Many are thankful that RMC is providing the training to fill the gap of needs in our churches. “I am thankful that the conference has created a program that both trains and assists leaders and helps pastors and congregations in need, that fills the gap that arises in many of our churches,” Bill Oxenford, True Life Community church ember said.”

The next trainings will be held in Grand Junction on May 21 and in Denver on June 11.  If you are interested in joining or learning more about the program, please email Nathan Skaife at [email protected].

–Jon Roberts is RMC communication / media assistant; photos by Jon Roberts


21 Apr


By Jon Roberts – Montrose, Colorado … In front of 200 church family members, friends, and fellow pastors, Nathan Cranson, pastor of the Montrose district, was ordained to the gospel ministry, an acknowledgement of Christ’s calling on his life.

Cranson recalls God leading his life at an early age.

“In a time of need, God reminded a three-year boy to trust in Him. At thirteen, He gladly entered into this boy’s heart. Shortly afterward, with a love and joy that could not be expressed, He planted in this boy’s heart the deep desire to share His goodness with the world,” Cranson reflected. “This boy is me and this ordination service is NOT a testimony to my faithfulness to God but rather His faithfulness to me.”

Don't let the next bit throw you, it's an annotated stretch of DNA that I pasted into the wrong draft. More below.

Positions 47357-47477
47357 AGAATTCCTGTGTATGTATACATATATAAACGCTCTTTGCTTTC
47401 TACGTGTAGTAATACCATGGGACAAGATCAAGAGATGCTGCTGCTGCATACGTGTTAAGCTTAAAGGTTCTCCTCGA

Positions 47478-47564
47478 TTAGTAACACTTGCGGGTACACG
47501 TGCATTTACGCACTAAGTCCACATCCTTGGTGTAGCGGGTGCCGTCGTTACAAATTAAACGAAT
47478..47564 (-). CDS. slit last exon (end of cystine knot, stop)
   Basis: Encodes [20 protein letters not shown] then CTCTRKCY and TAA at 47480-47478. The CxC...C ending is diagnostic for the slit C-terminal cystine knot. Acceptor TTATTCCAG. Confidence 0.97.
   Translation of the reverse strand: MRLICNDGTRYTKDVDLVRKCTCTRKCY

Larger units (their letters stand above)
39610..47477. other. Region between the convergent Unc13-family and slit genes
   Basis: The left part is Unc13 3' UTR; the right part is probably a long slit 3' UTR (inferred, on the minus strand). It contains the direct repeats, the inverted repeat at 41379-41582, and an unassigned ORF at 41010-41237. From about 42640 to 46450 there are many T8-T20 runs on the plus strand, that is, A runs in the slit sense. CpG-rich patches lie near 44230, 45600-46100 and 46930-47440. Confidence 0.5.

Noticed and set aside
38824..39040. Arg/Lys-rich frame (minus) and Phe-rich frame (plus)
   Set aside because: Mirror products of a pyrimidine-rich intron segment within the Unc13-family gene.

Cranson grew up in Paonia, Colorado with seven siblings and is the middle child of parents Addie and Greg Cranson. He was the first Adventist in his family, introduced to the church by his childhood friends and neighbors. After building friendships in school, Cranson recalls being invited to the “Arise” convention with David Asscherick where he was baptized. He married the love of his wife, Michelle, 2 ½ years ago and they have one four-legged child, he affirms.

David Asscherick, pastor of Castle Rock church remarked on this special occasion. “‘By their fruits, you shall know them.’ Nathan bears the fruit of having been called to the gospel ministry. Anyone with eyes to see can discern this. It was an enormous honor for me to baptize him as a teenager and then to be a part of his ordination 17 years later.”